The good news is that PayPal gives you an option: You can accept their exchange rate, or you can choose to use your card issuer’s exchange rate. In the first case, PayPal converts your euro payment to dollars (at their not-very-good rate), then charges your credit card in dollars to make the payment. In the second case, PayPal simply charges your credit card in the original euros, and your card issuer then converts euros to dollars for your bill.
My experience (with a Chase Ink credit card) is that you get a far more favorable exchange rate by allowing the card issuer to do the conversion. On one large transaction last spring (about 1400 euros), the savings were close to $100, just from the exchange rate difference. I’d much rather that money be in my pocket rather than PayPal’s, if you know what I mean.
So when you get to the screen where PayPal gives you this option, I would suggest selecting your card issuer’s exchange rate.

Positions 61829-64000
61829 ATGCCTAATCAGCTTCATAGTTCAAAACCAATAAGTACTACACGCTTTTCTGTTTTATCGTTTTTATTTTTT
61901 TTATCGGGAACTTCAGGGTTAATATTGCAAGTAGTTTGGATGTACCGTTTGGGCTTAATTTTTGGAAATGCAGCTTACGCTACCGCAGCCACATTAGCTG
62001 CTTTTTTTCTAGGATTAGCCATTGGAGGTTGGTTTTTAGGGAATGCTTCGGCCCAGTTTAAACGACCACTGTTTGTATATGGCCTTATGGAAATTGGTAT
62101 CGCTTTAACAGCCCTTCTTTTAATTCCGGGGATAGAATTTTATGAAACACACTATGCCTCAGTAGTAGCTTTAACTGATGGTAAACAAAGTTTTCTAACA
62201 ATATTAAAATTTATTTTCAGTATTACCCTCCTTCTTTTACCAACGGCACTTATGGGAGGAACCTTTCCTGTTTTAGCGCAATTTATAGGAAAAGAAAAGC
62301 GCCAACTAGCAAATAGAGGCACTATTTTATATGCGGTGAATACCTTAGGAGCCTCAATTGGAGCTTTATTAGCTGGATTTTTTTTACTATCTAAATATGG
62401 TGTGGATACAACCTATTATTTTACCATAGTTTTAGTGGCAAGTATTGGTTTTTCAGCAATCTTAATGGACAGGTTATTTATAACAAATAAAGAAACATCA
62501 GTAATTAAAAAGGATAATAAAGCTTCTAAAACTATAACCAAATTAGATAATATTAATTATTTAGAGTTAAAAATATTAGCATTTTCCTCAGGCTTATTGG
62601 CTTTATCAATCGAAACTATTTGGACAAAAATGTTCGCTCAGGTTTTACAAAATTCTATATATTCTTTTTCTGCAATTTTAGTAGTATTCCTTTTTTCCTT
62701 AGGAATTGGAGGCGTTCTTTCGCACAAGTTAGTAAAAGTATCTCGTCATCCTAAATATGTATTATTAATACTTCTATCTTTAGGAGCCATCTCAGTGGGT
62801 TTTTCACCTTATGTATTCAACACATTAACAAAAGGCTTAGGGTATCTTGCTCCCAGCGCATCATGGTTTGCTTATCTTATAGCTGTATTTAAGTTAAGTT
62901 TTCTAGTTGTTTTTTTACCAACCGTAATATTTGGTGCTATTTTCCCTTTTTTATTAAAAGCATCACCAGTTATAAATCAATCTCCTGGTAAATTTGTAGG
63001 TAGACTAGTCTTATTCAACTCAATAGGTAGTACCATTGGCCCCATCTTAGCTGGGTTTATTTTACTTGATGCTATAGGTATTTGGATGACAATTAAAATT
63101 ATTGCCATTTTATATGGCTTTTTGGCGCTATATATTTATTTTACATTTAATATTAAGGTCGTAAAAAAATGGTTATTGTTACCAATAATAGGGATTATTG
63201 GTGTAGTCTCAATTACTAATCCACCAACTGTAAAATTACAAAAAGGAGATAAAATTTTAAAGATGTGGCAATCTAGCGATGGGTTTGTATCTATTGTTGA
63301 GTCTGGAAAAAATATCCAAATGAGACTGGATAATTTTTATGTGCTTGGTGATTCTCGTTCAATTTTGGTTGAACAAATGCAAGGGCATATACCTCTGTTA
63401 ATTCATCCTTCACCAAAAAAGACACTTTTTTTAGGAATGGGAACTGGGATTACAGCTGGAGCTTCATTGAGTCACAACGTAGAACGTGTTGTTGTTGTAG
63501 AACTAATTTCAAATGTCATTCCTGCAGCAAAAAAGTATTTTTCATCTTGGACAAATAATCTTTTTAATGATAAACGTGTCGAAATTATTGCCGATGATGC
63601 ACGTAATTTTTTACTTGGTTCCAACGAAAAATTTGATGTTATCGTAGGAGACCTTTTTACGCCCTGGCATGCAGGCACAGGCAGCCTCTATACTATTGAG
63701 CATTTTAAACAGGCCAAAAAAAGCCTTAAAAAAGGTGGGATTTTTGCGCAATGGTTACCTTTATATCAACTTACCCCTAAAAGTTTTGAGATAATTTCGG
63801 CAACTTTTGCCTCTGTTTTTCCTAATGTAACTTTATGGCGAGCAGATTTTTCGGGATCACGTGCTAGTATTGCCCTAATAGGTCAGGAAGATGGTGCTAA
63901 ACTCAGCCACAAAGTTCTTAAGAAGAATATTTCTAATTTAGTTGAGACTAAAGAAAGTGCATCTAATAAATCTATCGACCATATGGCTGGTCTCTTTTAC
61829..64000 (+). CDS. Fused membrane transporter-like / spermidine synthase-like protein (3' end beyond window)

A bonus for selecting the card issuer’s exchange rate is that PayPal is then unable to dip into any PayPal account you might have for part of the funding– it must charge the full amount to your credit card, because it has to pay in euros. This is true even if they know who you are — for example, through your email address. Unless, of course, you carry euros as well as dollars in your PayPal account. In that case, PayPal may still drain your euro balance first, unless you take the steps outlined above to prevent them from knowing you have an account.
One other issue to be aware of here is any foreign transaction fees that your card issuer might charge — these can negate any exchange-rate benefit you might get from using the card’s exchange rate rather than PayPal’s. But if you’re going to be using your credit card extensively in Italy (or anywhere else outside the U.S.), you already have a card with no foreign transaction fees, right?
So — There’s how to pay a bill online using your U.S.-issued credit card, even if the company you are paying accepts only Italian-issued cards. This is based on my experiences so far — your mileage may vary. If you do have experience in this area, feel free to share it in the comments below.